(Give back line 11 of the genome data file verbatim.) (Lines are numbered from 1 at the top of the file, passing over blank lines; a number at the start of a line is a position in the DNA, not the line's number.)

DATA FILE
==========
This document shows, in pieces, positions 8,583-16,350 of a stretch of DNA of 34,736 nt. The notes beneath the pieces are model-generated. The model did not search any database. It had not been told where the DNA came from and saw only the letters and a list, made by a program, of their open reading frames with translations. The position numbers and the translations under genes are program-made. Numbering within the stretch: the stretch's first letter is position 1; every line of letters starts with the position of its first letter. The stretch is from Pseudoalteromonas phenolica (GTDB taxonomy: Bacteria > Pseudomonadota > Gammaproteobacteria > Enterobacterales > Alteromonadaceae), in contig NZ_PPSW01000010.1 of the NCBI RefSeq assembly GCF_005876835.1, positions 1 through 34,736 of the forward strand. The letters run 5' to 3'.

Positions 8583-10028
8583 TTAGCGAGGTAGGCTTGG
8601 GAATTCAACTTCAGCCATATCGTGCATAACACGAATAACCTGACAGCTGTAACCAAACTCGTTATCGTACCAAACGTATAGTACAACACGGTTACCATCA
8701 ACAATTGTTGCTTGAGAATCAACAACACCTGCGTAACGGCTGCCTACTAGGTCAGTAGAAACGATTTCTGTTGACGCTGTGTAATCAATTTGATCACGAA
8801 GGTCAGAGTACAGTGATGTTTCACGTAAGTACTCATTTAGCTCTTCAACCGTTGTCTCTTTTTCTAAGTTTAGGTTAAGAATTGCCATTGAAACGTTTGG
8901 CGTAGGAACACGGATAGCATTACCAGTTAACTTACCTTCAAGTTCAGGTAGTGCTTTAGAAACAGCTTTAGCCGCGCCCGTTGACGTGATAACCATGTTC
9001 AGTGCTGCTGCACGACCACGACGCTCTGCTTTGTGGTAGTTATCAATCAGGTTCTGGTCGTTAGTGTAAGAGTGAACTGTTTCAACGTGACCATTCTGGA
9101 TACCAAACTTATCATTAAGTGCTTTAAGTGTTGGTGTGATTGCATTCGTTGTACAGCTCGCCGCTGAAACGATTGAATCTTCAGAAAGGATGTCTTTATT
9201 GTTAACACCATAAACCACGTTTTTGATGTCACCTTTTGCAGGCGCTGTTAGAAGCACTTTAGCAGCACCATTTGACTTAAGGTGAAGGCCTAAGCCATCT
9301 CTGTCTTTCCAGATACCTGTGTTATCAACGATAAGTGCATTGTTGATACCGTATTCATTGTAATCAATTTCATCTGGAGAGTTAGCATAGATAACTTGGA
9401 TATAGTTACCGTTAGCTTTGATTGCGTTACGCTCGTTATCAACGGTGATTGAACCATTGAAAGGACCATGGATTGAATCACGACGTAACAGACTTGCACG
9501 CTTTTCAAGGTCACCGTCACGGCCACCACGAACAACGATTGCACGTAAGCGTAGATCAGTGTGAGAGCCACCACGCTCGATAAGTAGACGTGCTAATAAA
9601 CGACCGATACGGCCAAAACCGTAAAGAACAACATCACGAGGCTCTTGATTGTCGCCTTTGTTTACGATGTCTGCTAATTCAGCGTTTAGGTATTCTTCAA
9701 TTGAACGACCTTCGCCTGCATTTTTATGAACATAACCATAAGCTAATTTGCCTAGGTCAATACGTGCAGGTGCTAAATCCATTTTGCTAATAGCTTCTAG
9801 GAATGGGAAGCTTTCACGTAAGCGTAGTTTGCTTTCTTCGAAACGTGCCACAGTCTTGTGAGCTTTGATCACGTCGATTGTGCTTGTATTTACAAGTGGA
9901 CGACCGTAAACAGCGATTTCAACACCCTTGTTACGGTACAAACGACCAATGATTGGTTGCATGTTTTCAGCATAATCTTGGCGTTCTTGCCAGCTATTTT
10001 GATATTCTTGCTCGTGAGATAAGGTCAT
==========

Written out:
9301 CTGTCTTTCCAGATACCTGTGTTATCAACGATAAGTGCATTGTTGATACCGTATTCATTGTAATCAATTTCATCTGGAGAGTTAGCATAGATAACTTGGA